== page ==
Actually, if THIS is anything to go by, the beautiful green planet Mrs. Hatoyama visited was certainly not Venus. I suspect it was in another galaxy altogether. I wonder if Tom Cruise was as bat-shit crazy when he was Japanese as he is now? And as short?

  27. MeltonMowbray permalink
    September 4, 2009 12:24 PM

    Rough-arsed offspring of privilege,
    Underlord of tit and bummery,
    Patriot whose loyal pledge
    Evolves with each change of country,
    Royal critic whose own empire
    Typifies a monarchy,
    Monster of the media world,
    Unctuous friend to spiv and liar,
    Retailer of dishonesty,
    Destroyer of clique and cabal
    Of character and reputation
    Conservative and radical,
    Hustler, whore and pimp all in one.

  28. MeltonMowbray permalink
    September 4, 2009 12:26 PM

    Crap, but there you go.

    2 root canals and a crown yesterday afternoon. My head is still vibrating.

  29. freep permalink
    September 4, 2009 1:55 PM

    I think Rupe would be rather flattered, MM. Nice one. Root canals is no fun; make the most of the crown, the nearest most of us get to Royalty.
    Still trying to grasp file’s version of the sky’s knittedness. Wonderfully weird.

  30. September 4, 2009 2:35 PM


    Lovely subject, this skypoem challenge.

    How many entries per candidate?

    I’ll offer three if it’s not improper: first:

    “Like musical instruments…”

    And here is a nano-skypoem:

    Even the most beautiful parachutes
    travel away from heaven as they move through the sky

    And having made that jump, one watches the sky for searchlights, if one’s a bit paranoid:

    For Delmore Schwartz

  31. mishari permalink*
    September 4, 2009 2:36 PM

    Sorry to hear about your tooth trauma. Excellent poem, BTW, and certainly more than that unspeakable scumbag Murdoch deserves…

    As many as you care to, Tom, as usual. I’m a firm believer in the dictum that ‘too much is just about enough’ or as Blake would have it ‘the road of excess leads to the palace of wisdom.’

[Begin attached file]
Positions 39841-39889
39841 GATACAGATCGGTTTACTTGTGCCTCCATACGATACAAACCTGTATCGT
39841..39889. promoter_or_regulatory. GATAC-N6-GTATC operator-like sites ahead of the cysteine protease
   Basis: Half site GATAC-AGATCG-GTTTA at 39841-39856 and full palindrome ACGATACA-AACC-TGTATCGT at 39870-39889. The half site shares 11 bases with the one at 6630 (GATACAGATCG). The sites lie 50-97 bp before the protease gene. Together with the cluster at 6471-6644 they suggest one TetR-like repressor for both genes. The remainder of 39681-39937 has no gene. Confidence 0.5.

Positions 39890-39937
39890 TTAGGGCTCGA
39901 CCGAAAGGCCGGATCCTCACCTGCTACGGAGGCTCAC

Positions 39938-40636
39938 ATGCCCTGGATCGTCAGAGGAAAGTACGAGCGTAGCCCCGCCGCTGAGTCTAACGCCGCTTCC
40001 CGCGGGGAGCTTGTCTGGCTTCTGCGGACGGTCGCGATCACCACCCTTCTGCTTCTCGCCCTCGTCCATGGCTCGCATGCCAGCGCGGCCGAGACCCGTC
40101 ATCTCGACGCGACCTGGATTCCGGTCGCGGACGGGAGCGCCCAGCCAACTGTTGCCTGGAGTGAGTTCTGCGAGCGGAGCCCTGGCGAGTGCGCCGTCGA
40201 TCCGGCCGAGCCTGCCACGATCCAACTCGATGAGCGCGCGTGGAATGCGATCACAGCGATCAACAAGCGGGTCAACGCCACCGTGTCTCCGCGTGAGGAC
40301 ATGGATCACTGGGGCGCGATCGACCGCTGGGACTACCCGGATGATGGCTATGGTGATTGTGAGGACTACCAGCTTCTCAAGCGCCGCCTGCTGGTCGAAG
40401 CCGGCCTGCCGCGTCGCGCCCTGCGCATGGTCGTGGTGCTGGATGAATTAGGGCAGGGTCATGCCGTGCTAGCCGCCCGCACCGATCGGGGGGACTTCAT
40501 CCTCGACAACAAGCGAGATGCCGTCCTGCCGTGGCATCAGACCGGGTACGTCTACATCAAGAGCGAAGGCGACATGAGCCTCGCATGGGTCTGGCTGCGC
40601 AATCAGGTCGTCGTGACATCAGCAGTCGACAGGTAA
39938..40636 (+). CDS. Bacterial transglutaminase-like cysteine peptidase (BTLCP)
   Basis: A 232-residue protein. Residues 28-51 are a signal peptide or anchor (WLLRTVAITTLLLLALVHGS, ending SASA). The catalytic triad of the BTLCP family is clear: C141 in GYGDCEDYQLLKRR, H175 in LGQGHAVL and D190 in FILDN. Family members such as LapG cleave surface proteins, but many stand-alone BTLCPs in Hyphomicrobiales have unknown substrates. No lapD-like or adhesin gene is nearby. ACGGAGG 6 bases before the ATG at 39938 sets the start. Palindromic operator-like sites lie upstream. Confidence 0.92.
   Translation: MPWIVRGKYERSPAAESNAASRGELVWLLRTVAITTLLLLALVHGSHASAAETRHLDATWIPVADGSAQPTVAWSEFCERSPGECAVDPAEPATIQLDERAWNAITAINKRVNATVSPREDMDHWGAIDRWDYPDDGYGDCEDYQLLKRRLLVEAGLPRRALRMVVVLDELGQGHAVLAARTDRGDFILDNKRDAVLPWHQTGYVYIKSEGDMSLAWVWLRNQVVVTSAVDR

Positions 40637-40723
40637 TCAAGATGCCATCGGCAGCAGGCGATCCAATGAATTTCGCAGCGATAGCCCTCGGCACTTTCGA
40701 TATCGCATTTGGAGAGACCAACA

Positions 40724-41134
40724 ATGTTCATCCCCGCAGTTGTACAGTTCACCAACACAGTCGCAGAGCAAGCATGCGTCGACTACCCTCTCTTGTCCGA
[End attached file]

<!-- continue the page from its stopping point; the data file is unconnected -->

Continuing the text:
32. MeltonMowbray permalink
    September 4, 2009 3:37 PM

    DVDs have arrived: thanks. I can put away the books again. Just read Child 44. Rubbish.

    Murdoch is invulnerable. Sky is his broadcasting organisation in the UK, overseas persons, so I am within the challenge’s parameters.

    I caught a bit of a documentary last night with some barmy woman visiting Saudi Arabia. Is she going to Kuwait?

  33. mishari permalink*
    September 4, 2009 5:28 PM

    I suspect you saw a bit of a program about the frankincense trail. I watched 5 minutes of it but found the woman (who used to front a gardening prgram or something, I think) too vapid to be endured.

    Pity. It’s an interesting subject. She was refused a visa for Kuwait. I made sure of that…

  34. obooki permalink
    September 4, 2009 5:43 PM

    I believe my poem does turn out to be an acrostic when read carefully enough. It is not about the sky, however – for some reason I thought you said weather in general.

    Dentistry is fun. Last year I had 11 fillings, 2 root canals, 2 crowns and 1 wisdom tooth extraction. (And I didn’t even need anything done; I did it just for a laugh!). To be honest, I prefer root canals to those ghastly deep fillings on the molars of one’s lower jaws.

  35. September 4, 2009 6:45 PM

    Ha they said I needed a root canal and a crown and mentioned hundreds of pounds, so I said how much for extraction? £7.00 – great. I’ve had no trouble with it since and the others have heeded the warning too. Don’t reward petulence with crowns of gold, teach them who’s boss!

  36. MeltonMowbray permalink
    September 4, 2009 8:19 PM

    It’s position I’ve taken, Polly. The last two I had extracted, less on account of the £800 they would have cost me than, as I explained to the dentist, that it seems uneconomic considering that I am unlikely to last beyond the next ten years. One of the extractions ended up costing me £100 anyway since it took the hamfisted Boer tackling it an hour and a half to remove. However, I’ve been under pressure not to have any more out on the grounds that it will make me look even older than I do now. Cheek collapse is not a pretty sight. Well worth it for youths such as yourself and obooki.

    Yes, it was the frankincense trail. What was a surprise were the legions of lovely ladies apparelled in Western gear in what I took to be a fundamentalist country. Things are always more complicated than you imagine…